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An African American woman and daughter prepare vegetables in a kitchen

Food for Thought: Learn How Diet Impacts Your Mental Health

We’ve been told food choices affect our physical bodies. Our hearts, waistlines and bones are a few of the areas impacted by what we put in our mouths. But did you know your diet can play a role in your mental state as well? 

May is Mental Health Awareness Month and research shows what you eat can play a critical role in your mental and emotional health. Just like your heart, your brain needs positive fuel to be in tip-top shape.

Eating a healthy, whole-foods diet has shown to reduce excessive inflammation, which is linked to brain health. High-protein and lower-sugar diets have been shown to improve ADHD symptoms. Leafy greens have been known to help lower anxiety.

Some key vitamins and minerals and their impacts include:

  • Omega-3 fatty acids — lower inflammation and improve brain health.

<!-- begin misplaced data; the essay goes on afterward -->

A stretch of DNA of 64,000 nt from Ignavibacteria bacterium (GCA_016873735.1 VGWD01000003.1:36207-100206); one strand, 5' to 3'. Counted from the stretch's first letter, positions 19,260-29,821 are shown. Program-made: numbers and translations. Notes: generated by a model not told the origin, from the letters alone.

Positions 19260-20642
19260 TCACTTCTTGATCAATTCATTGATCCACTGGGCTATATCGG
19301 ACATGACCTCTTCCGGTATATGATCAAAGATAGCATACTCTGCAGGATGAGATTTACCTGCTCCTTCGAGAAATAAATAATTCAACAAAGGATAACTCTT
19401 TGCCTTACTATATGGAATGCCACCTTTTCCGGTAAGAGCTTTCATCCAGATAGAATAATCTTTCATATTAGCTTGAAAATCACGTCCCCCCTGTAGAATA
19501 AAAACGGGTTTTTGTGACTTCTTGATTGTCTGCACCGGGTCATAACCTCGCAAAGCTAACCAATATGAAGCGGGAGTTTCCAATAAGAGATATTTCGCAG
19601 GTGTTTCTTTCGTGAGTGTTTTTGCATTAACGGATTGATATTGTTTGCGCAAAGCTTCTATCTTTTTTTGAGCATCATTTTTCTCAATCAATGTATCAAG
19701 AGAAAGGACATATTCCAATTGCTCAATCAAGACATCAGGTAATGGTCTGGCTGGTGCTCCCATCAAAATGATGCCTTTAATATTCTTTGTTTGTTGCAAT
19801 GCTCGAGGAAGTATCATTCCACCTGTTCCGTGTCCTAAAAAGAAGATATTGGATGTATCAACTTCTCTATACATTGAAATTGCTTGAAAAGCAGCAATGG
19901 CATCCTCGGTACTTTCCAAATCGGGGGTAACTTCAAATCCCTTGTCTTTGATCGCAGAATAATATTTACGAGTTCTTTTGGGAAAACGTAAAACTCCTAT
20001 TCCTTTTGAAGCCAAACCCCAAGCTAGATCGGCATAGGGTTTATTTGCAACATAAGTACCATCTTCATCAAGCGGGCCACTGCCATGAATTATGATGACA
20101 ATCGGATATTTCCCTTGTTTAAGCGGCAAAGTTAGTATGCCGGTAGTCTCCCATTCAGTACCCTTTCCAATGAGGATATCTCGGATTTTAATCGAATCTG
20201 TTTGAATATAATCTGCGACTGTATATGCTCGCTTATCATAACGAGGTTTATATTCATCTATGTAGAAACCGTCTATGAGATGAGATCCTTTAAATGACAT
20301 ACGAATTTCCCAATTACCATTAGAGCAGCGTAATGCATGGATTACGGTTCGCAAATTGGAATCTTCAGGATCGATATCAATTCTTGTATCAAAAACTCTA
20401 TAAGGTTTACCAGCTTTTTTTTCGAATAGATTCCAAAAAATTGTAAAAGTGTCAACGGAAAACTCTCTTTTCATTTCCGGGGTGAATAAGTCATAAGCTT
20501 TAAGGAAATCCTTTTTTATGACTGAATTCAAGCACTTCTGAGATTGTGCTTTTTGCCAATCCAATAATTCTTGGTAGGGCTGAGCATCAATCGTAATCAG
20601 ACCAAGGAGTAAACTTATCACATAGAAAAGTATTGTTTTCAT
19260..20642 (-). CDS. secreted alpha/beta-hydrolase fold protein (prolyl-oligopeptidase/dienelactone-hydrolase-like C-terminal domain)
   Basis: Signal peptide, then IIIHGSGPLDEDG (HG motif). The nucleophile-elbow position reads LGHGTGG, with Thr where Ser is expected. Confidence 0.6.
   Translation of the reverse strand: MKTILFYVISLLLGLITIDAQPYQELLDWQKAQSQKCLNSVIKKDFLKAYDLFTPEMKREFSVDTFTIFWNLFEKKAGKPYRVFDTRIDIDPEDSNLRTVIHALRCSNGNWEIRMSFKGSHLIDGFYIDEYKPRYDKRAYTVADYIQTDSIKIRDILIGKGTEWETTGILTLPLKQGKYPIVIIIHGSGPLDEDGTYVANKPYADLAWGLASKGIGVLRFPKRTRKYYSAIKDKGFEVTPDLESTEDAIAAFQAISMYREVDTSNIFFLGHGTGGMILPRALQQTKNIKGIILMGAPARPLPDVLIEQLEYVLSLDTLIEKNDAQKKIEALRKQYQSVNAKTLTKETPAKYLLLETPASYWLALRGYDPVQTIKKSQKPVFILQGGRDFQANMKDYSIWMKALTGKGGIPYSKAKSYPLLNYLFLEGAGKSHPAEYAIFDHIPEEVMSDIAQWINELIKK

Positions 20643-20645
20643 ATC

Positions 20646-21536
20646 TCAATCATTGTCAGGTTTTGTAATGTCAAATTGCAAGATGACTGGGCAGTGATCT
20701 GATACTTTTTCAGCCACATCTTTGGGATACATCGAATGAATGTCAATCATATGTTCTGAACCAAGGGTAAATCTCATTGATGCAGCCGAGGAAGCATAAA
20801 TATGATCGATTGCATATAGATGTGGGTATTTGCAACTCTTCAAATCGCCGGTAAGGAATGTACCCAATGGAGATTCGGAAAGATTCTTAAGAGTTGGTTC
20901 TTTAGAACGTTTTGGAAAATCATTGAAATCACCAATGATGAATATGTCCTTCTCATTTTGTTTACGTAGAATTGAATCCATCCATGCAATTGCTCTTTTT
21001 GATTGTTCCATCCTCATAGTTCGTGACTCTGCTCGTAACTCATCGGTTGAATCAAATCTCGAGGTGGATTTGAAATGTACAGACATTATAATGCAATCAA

• Amino acids — enhance brain health, fight depression and brain fog.
  • Folate — supports production of good serotonin.
  • Zinc — fends off stress, anxiety, schizophrenia and eating disorders.
  • Iron — helps nurture energy, positive moods and emotions.

Many of these vitamins and minerals are found certain foods that improve mental health:

  • Complex carbohydrates — Brown rice and starchy vegetables can improve energy levels. Quinoa, millet, beets and sweet potatoes have more nutritional value and will keep you satisfied longer.
  • Lean proteins — Foods like chicken, meat, fish, eggs, soybeans, nuts and seeds can help add energy and help your body think and react quickly.
  • Fatty acids — Fish, meat, eggs, nuts and flaxseeds can also help your brain and nervous system properly function.

While knowing what foods can help improve your mental health, it’s also important to recognize other food-related ways to help your brain. One important tip is to be aware of your surroundings during meals. Do not eat in front of the television or your screens. This practice can be distracting and cause you to overeat. Instead, find a place to sit and relax while eating.

Here are a few other tips:

  • Try to avoid processed snack foods that impair concentration. Sugary foods can lead to drastic energy level swings.
  • Grocery shop after eating. Shopping while hungry can lead to making more unhealthy purchases.
  • Have a healthy snack when hunger strikes. Snacks like fruit, nuts and hard-boiled eggs provide more energy than more processed foods.

The saying “you are what you eat” can be true for your physical and mental state. Do your best to take care of both. 

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